Reaching technologies to the farmers requires technology generation and dissemination through the research and extension systems. Both research and extension in Bangladesh remain in the public sector. National Agricultural Research System (NARS) is responsible for generating agricultural related technologies and Department of Agricultural Extension (DAE), Department of Fisheries (DOF), and Department of Livestock Services (DLS) in the public sector are responsible for extension of generated technology to the farmers. Though the agricultural research has made an impressive contribution to crop food security (particularly with rice, potato and vegetables), but research and extension in some key sub-sectors (e.g. livestock, fisheries) has yet to reach its potential productivity in terms of releasing and adopting of sufficient useful technologies (including a range of new climate-smart technologies for production and post-harvest). In Bangladesh, private investment in research and extension is low. The NGOs, local government and community organizations are coming up but very slowly. Therefore, the public sector must continue to play a leading role in agricultural research and extension.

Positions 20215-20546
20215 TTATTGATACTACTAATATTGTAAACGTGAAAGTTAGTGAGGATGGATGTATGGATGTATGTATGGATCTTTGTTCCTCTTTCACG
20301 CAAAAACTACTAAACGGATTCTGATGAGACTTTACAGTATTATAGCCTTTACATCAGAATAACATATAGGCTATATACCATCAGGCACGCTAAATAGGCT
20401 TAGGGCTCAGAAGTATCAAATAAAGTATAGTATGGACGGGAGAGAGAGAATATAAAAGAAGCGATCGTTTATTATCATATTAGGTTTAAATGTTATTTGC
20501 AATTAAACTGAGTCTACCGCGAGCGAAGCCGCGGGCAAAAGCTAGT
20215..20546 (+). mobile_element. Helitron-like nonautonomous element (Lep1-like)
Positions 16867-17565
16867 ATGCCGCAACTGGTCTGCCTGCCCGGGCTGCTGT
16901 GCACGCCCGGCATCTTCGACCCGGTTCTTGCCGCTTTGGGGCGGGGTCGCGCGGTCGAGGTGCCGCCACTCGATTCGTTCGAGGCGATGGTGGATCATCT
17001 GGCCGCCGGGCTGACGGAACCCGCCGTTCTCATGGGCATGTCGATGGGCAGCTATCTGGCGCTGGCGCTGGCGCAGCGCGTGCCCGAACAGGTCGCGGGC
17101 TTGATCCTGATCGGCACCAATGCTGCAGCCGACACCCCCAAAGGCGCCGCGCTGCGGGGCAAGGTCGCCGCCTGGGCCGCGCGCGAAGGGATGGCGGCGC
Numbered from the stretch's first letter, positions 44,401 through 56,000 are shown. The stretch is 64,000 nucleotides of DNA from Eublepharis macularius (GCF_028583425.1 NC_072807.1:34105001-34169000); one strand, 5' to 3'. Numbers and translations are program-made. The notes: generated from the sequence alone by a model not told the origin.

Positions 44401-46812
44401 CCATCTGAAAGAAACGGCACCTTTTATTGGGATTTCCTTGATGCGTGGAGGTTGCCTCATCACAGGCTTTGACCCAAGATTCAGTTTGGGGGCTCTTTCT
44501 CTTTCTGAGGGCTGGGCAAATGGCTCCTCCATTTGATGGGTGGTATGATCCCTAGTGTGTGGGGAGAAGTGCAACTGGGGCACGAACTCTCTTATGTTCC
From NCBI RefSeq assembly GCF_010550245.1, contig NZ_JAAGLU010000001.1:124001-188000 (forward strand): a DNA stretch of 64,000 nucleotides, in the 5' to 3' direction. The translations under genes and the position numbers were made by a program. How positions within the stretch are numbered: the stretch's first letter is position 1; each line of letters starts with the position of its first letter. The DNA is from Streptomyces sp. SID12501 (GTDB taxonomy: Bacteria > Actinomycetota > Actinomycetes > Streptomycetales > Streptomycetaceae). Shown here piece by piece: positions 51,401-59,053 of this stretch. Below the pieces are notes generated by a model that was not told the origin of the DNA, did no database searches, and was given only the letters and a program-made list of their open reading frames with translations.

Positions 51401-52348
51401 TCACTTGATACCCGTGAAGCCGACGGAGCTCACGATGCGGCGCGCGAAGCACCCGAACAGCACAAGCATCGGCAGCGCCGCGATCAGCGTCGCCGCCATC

Poverty reduction in rural areas depends crucially on growth in agricultural productivity, which is driven by investment in infrastructure, generation of new or improved technologies adapted to changing climate, and their adoption by farmers and other supply chain actors (e.g. traders, processors). Sustainable intensification and diversification of agriculture through technological change requires an efficient and productive national agricultural technology system, comprising agricultural research (technology development and refinement) and agricultural extension (technology dissemination and adoption). This needs to be supported by appropriate value addition and market linkages through smallholders’ participation in emerging/established commodity supply chains for higher value agriculture. To achieve these strategic goals, the GOB sought the support of development partners such as the World Bank to provide technical and financial support to activities aimed at boosting agricultural production through productivity enhancement, and increasing smallholders’ income. In order to improve agricultural productivity and farm income, on the request of the Government of Bangladesh, the World Bank agreed to support a long term agricultural development program over a period of 15 years to be implemented in three phases of five years each with the first phase beginning in July 2007. IFAD also agreed to co-finance the program with the World Bank. Accordingly, the National Agricultural Technology Project (NATP): Phase-I (NATP-1) was designed with the development objective of improving the effectiveness of national agricultural technology system (including agricultural research, extension and development of supply chains) and increasing agricultural productivity and farm income in Bangladesh. NATP-1 was initiated in July 2007 and completed in December 2014. NATP-1 has significant achievements in generating technologies, increasing the effectiveness of extension and research systems, development of supply chains and broadening linkages between research-extension-farmers across the project areas. Research component generated valuable technologies and information including new varieties/breeds/fingerlings pertinent to stable and higher production of crops, livestock and fisheries. The technologies gained acceptability among the farmers need scaling-up. Under extension component, an effective farmer platform has been established in 120 upazilas under 25 districts for bottom-up planning, demonstrations, trainings and technology transfer. Approximately 0.4 million farmers have been benefitted through training, demonstration support, setup of rural extension service centers (FIAC), federation of CIGs to Producers Organizations (POs), etc. Supply chain component covered 20 upazilas focusing on farmer-market linkage for supply of quality produces with minimization of postharvest loss of high value agro-commodities through 25 Commodity Collection and Marketing Centers (CCMC) and strengthening capacity of stakeholders in supply chain management and agro-enterprise development.